WLick Friends
Guilford Township, Hendricks County, Indiana
NW ¼ of the SE ¼ of Sec 23, T14N R1E
Visited April 4, 2006

This cemetery is off of the east side of SR 267, south of 800S.  It is on the south side of Maxwelton Road behind #7737.  The memorial block and unmarked graves are in the backyard.

Location of Memorial Block:
N39°38.252’ W86°23.077’ or
N393815 W862305

There is a single stack stone as a memorial marker on the site of the cemetery.  Some graves were moved from the cemetery in the 1880s while approximately 37 still remain.  The individual graves are unmarked and for the most part, unknown.  This is now a residential area.  It is strange that no remains have been uncovered in the building of the homes and play structures. 
The block reads: “Erected in 1888 to identify this place as the first cemetery of White Lick monthly meeting of Friends.  Used from 1823 to 1826 about 37 graves.  Deed recorded in record of Hendricks Co. Ind.”  The old meetinghouse was abandoned in 1828 and the congregation moved south to a new location in Morgan County.  The cemetery fell into disrepair until the memorial was placed in 1888 and families moved some of the graves. 

This land was entered by Eli Hadley from the United States Government November 5, 1822.  The 1878 map shows the farm to be owned by Sheets Brothers.  The 1904 map shows H.G. Miles as the owner.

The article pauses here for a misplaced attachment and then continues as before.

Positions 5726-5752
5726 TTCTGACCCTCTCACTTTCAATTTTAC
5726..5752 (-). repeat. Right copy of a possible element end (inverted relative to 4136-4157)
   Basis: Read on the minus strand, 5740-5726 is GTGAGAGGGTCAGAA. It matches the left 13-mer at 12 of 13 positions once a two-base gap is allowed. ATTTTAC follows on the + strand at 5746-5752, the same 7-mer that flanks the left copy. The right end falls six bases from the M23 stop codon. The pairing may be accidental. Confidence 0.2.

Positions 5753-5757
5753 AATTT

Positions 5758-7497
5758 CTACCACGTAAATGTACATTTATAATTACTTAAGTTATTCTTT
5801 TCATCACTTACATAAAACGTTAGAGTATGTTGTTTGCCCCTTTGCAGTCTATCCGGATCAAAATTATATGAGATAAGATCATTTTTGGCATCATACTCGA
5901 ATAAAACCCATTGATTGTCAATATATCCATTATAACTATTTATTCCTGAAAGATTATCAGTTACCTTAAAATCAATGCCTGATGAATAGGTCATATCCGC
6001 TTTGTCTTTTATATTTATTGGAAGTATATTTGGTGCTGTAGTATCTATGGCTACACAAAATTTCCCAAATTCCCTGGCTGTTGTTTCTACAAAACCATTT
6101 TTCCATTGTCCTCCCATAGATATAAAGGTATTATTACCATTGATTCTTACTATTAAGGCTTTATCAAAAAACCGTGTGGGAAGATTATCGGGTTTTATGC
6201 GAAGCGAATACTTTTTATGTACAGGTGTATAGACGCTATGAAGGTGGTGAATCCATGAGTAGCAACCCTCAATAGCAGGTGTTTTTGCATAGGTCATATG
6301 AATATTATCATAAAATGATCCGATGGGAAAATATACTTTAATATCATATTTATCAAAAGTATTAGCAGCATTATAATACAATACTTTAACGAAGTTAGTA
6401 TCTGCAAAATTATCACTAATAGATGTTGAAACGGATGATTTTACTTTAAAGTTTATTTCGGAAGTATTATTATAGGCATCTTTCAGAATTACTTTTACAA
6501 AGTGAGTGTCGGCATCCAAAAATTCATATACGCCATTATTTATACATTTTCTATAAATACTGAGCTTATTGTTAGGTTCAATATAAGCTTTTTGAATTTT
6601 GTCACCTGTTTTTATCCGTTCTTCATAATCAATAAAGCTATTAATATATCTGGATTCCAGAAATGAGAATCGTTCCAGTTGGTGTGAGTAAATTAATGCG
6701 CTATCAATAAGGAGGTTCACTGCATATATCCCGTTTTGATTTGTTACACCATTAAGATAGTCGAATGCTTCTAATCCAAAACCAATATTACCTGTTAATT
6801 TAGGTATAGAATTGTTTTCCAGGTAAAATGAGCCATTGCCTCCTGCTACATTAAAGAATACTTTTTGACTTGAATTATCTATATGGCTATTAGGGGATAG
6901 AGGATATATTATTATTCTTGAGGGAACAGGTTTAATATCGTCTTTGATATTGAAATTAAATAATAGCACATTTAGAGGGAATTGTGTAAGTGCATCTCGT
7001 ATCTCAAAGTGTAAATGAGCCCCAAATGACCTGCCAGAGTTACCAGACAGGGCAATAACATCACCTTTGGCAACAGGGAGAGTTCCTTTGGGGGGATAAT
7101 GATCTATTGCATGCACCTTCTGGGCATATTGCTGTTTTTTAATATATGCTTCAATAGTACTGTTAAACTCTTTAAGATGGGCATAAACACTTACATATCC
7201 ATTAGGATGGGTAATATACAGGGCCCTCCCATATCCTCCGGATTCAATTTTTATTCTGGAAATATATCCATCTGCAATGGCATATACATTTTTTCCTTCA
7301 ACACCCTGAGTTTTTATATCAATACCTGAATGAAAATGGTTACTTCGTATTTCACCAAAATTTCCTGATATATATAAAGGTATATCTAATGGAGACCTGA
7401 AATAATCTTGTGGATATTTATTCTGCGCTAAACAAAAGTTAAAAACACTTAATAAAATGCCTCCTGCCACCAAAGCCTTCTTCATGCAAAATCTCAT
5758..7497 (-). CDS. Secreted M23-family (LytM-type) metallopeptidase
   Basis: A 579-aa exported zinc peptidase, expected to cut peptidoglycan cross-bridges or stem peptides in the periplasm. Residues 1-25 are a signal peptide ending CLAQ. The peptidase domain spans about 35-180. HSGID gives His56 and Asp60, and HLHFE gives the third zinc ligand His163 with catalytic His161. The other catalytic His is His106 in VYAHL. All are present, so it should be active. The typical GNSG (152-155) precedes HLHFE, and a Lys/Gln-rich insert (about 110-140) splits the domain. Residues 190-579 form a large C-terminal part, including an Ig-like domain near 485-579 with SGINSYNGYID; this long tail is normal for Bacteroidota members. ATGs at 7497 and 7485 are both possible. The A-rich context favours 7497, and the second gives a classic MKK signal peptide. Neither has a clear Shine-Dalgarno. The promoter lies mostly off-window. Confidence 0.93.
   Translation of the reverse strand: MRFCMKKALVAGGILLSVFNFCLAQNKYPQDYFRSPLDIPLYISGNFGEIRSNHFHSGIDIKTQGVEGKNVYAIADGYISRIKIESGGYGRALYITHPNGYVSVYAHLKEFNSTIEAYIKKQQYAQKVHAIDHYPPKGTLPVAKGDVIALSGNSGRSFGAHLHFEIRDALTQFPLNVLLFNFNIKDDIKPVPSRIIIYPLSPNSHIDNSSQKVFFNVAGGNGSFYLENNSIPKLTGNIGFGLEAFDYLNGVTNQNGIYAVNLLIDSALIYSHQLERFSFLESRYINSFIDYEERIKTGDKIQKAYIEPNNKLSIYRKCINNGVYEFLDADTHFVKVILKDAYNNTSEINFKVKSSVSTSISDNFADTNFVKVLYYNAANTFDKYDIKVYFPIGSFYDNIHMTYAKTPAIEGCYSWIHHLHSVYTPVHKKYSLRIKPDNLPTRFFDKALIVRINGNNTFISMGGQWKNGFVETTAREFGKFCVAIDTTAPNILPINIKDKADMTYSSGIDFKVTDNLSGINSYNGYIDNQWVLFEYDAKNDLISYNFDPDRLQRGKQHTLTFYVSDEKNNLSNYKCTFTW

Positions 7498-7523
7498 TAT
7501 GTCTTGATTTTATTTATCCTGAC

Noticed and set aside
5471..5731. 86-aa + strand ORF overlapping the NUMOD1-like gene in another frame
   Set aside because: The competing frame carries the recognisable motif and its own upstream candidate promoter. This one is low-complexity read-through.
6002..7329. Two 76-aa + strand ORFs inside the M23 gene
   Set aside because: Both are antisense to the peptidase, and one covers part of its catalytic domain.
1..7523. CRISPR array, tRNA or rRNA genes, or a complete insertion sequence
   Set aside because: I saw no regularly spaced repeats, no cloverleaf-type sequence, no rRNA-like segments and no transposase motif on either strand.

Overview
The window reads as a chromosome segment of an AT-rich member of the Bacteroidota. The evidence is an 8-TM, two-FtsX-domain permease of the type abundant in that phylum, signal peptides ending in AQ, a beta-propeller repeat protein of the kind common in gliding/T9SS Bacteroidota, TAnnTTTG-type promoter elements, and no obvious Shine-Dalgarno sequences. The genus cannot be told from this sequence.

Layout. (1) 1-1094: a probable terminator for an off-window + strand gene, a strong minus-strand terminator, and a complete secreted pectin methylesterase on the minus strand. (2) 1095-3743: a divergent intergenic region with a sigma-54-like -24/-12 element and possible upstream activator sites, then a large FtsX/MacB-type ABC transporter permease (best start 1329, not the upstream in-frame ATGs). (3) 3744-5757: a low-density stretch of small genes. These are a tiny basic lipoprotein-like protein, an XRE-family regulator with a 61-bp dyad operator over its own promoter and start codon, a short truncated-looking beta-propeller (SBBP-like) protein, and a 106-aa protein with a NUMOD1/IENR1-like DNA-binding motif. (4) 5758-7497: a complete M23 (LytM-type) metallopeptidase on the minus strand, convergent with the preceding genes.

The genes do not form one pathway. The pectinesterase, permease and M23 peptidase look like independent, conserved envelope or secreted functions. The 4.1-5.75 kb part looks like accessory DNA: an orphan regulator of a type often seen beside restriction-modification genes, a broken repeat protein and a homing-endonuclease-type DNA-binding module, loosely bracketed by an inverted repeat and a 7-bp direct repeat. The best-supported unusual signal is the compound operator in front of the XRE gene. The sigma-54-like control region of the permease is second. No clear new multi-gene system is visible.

From the 1878 Atlas of Hendricks County:
"Some of the very earliest settlers of the county were Friends from North Carolina, and the first house of worship built in the county was built by them in the year 1823.  
They were all very enterprising and intelligent men and in the midst of their arduous labors to clear away the wilderness, did not forget their religion.  Their first house of worship was built about a mile and a half north of Mooresville.
Eleazer Bales who is still living and is an honored minister of the society, struck the first lick toward its construction, and Jesse, son of Noah Kellum, struck the next.  The house was a double round-log cabin. Here in the fall of 1823 Eleazer and Ann Bales, James and Polly Hadley, Noah and Hester Kellum, Joseph and Betsey Ballard, William and Sally Bales, Matthew and Ruth Lowder, Jesse and Jane Hocket and Robert and Eliza Tomlinson, met and petitioned Blue River Monthly meeting for the privilege of organizing in that house a meeting for worship, a preparative and monthly meeting to be known as White Lick Monthly Meeting.
At this meeting Eleazer Bales and James Hadley both gave public testimony which was the first Friend's preaching in Hendricks County."

                                                      Block                 Inscription
                                                              Memorial Block                                                       Inscription

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